Veterans and Lung Cancer

Summary

U.S. military veterans have a higher rate of lung cancer and a lower rate of survival than civilian populations. There are several different reasons for this, but two of the main ones are the higher incidence of smoking among military members and their exposure to carcinogens while serving in the military.

Why Veterans Get Lung Cancer

In the United States, more people die from lung cancer than breast, colon, kidney and prostate cancers combined. Many people may think of veterans and lung cancer as a smoker’s disease, a self-inflicted illness caused by years of a bad habit. However, many non-smokers are highly prone to developing the disease, including U.S. veterans who served between World War II and the 1991 Persian Gulf War.

Recent studies show that rates of veterans and lung cancer are high. Vets are 25 to 75% more likely to develop some form of lung cancer than people who did not serve in the military.

The reason for that is simple, many veterans were exposed to asbestos, Agent Orange, depleted uranium (DU) and an assortment of other radioactive materials during their military service.

What Is Lung Cancer?

Lung cancer is a blanket name for many different cancers that occur in the lungs. These tumors are caused by clusters of cells growing more rapidly than they should. Some tumors can be quite large, while others too small to see. Sadly, it is also one of the most deadly types of cancer, with around 90% of cases resulting in death.

Types of Lung Cancer

There are two different types of lung cancers: non-small cell lung cancer (NSCLC) and small cell lung cancer.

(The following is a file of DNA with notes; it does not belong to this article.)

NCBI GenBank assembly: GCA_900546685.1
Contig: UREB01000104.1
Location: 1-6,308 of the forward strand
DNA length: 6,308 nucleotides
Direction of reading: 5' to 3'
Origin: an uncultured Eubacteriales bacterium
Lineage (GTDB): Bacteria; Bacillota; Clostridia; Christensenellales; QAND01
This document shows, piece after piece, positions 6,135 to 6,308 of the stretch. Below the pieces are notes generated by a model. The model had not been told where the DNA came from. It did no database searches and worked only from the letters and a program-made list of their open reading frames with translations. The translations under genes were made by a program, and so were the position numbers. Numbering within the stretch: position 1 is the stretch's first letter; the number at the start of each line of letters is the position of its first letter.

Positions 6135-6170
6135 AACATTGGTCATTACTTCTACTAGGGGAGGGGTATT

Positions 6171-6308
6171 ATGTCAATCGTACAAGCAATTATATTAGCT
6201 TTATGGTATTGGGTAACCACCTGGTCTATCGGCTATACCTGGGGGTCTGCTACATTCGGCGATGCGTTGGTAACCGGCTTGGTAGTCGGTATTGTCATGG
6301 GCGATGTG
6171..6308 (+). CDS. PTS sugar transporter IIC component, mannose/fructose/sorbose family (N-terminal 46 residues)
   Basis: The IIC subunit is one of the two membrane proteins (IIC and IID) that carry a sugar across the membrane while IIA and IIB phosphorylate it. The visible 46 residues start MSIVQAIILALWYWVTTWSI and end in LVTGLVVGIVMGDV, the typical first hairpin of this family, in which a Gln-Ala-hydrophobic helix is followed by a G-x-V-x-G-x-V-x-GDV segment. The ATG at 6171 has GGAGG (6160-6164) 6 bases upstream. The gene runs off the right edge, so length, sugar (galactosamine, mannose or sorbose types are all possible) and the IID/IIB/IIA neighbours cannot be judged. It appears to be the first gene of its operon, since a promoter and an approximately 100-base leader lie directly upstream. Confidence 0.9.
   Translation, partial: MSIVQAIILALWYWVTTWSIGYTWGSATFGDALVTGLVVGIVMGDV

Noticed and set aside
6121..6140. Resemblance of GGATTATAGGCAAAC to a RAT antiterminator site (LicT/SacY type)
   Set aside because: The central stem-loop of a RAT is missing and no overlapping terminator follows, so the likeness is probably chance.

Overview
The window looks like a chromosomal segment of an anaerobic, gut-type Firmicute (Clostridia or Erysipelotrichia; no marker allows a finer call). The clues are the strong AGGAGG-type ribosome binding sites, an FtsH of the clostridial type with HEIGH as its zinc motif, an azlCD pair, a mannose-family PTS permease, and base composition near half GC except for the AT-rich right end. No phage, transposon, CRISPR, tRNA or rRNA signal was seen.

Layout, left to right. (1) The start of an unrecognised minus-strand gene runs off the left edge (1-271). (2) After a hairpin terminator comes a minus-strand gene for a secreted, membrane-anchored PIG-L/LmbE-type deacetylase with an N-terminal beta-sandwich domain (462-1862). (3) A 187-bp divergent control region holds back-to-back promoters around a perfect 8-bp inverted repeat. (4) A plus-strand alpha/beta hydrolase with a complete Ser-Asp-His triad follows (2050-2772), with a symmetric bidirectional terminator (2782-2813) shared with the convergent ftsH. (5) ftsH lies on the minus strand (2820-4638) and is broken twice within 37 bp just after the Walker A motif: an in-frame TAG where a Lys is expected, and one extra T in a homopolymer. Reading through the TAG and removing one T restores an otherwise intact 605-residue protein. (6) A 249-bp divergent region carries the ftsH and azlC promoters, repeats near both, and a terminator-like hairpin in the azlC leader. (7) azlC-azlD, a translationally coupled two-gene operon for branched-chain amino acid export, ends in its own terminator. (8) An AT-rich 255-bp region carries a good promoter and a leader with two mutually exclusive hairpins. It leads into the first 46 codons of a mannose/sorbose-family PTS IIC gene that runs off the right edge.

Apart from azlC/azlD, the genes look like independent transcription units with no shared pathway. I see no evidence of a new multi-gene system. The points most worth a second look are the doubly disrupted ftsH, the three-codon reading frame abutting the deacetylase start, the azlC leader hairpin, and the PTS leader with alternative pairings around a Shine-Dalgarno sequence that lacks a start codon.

• Non-Small Cell Lung Cancer (NSCLC): Around 75% of lung cancers are NSCLCs. The three main types of NSCLCs are adenocarcinoma, squamous or epidermoid carcinoma and large cell carcinoma.
  • Small Cell Lung Cancer (SCLC): SCLCs appear as fatty lumps in the patient’s airways. Because SCLC cells multiply quickly, they have often spread to other organs before the patient receives a diagnosis. However, these types of cancers also tend to respond well to chemotherapy and radiotherapy.

Lung Cancer vs. Mesothelioma

While mesothelioma is often grouped with lung cancers, it’s actually in a category of its own. Unlike lung cancers which affect the lung tissue, mesothelioma affects the lining of the lungs, or the pleura. Exposure to asbestos causes mesothelioma, but it can take 10-50 years from the initial exposure to the cancer formation.

Mesothelioma differs from lung cancer in how it grows. While lung cancer tumors tend to group together, mesothelioma tumors grow into nodules or sheets, making them difficult to identify and even more difficult to remove.

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Lung Cancer and Workplace Exposure Threats